INF: Recent IPO'd Infrastructure CEF Is Crumbling

Oct. 5.11 | About: Brookfield Global (INF)

Earlier this year, I published a performance analysis of some closed-end fund IPOs issued in 2009/2010. In every case, the market performance was worse than the NAV performance.

The general pattern has continued this year. But there was a recent infrastructure closed-end IPO that has had one of the worst initial short term starts I have ever seen.

The Brookfield Global Listed Infrastructure Income Fund (ticker:INF) was issued on August 26 at a price of 20. The initial NAV was 19.06 reflecting the sales commission and marketing fees, so the initial premium was about 4.9%.

Usually, the underwriters try to support the IPO price for several months. In this case, the underwriters supported the price at the 20 level for a few weeks, but the net asset value started falling with the markets and the pain must have been too great to continue supporting the price. So on September 23, the price support was discontinued.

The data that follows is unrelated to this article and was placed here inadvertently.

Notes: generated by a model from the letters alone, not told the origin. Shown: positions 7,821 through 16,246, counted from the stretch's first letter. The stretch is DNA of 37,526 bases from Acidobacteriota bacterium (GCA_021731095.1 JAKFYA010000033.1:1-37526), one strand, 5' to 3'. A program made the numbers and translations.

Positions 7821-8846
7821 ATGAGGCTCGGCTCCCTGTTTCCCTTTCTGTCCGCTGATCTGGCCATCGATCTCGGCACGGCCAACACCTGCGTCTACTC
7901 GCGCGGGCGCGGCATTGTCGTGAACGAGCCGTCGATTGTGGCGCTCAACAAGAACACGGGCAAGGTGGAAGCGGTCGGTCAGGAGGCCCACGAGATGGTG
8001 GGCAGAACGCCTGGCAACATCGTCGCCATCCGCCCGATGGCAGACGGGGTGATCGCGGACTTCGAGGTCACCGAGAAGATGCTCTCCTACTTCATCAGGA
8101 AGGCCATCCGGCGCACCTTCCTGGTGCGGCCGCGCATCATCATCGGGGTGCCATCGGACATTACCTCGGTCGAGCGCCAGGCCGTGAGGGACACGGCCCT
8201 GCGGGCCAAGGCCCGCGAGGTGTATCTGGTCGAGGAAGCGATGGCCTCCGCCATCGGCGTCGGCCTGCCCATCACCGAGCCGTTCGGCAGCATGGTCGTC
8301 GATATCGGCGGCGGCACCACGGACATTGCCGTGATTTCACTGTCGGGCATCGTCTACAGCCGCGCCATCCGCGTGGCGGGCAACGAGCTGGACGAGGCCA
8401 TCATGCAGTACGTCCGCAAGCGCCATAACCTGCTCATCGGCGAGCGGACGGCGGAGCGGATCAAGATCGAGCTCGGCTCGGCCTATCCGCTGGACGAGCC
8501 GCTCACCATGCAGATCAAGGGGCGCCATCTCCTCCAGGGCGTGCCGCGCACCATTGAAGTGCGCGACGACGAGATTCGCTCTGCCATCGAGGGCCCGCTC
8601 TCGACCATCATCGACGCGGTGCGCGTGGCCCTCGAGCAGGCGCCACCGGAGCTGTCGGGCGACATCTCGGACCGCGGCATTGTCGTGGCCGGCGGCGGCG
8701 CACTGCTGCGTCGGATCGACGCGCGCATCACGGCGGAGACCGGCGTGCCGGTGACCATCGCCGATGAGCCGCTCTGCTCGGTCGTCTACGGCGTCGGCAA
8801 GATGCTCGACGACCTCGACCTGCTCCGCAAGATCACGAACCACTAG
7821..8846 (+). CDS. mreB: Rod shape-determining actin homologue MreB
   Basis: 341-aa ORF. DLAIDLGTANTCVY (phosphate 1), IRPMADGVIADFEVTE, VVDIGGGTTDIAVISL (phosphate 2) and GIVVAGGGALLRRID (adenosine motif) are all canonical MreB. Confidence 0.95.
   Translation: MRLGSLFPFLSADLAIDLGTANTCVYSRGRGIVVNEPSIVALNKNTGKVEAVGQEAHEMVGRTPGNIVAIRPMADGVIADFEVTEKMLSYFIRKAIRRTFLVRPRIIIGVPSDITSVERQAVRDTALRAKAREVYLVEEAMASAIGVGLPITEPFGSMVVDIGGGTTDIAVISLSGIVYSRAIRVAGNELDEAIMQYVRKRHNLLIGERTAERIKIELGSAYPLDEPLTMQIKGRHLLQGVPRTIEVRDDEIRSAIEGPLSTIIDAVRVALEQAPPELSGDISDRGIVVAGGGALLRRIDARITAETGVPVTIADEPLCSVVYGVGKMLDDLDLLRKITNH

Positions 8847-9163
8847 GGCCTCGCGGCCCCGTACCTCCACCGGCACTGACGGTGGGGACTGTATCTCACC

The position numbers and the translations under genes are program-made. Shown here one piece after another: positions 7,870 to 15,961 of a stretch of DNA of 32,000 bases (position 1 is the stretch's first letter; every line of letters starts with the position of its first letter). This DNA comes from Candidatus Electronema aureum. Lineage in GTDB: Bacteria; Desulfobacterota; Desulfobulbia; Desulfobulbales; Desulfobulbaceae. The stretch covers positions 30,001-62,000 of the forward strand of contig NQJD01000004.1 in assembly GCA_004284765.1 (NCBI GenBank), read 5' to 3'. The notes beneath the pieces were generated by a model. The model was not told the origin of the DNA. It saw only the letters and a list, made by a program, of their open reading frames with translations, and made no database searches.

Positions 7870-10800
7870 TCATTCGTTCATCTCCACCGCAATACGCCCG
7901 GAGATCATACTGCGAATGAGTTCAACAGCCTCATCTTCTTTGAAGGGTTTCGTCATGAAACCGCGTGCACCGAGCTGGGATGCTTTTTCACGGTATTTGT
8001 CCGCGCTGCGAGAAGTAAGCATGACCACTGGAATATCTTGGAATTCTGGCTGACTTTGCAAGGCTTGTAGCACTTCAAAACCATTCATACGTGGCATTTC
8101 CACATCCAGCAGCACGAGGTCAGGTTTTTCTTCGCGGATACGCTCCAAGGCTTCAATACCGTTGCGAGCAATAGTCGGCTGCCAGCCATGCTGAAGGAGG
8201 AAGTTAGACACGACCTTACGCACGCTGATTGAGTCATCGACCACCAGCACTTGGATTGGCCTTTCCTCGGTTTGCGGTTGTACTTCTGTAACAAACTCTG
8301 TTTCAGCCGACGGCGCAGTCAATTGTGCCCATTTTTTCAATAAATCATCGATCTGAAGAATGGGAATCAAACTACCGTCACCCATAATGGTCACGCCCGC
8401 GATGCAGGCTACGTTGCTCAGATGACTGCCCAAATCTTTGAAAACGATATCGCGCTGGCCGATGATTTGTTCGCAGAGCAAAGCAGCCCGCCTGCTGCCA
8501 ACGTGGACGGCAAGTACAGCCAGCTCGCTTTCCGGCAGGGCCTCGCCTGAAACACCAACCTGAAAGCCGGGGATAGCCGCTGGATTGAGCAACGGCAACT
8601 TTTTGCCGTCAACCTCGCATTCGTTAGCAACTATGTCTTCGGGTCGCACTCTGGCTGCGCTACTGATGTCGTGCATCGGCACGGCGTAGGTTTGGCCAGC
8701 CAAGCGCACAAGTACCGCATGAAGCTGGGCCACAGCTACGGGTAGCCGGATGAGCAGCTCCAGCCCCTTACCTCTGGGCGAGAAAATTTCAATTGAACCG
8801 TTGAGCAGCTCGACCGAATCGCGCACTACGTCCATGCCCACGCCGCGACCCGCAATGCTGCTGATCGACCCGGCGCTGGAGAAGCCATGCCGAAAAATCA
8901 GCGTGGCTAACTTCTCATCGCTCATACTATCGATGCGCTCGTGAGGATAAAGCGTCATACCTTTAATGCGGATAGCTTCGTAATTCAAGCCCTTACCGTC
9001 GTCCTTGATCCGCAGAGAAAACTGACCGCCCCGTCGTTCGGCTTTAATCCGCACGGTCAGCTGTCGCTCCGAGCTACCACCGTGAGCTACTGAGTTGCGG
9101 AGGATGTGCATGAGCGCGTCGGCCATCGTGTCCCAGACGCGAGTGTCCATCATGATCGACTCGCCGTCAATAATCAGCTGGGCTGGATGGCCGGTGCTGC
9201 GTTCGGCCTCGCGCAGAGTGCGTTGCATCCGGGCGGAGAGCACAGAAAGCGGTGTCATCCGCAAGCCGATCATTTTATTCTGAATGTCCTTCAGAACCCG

INF then started dropping rapidly. In the next week, it fell 23%. Today INF closed at 14.10, down a whopping 29.5% from the IPO price.

Here is a price chart of the INF performance since inception. Notice the straight line at 20 designating the underwriter price support, then the sharp dropoff in price.

The NAV performance of INF has certainly not been very good, but is not nearly as bad as the market price performance. The NAV at today’s close was 16.79, which is only down around 12% from the original NAV.

The current discount to NAV has widened to -16% which is now a larger discount than for other infrastructure CEFs such as MGU or UTF. At this discounted price level, it may be worthwhile to place INF on a trading watchlist. But it may face some headwinds over the next few months if some of the original IPO buyers decide to sell it for a tax loss.

I suspect the brokers who sold this IPO will be getting many phone calls from unhappy clients when they receive their third quarter and year end statements. INF is yet another example demonstrating why it almost never pays to buy a closed-end fund at the IPO price.

Disclosure: I have no positions in any stocks mentioned, and no plans to initiate any positions within the next 72 hours.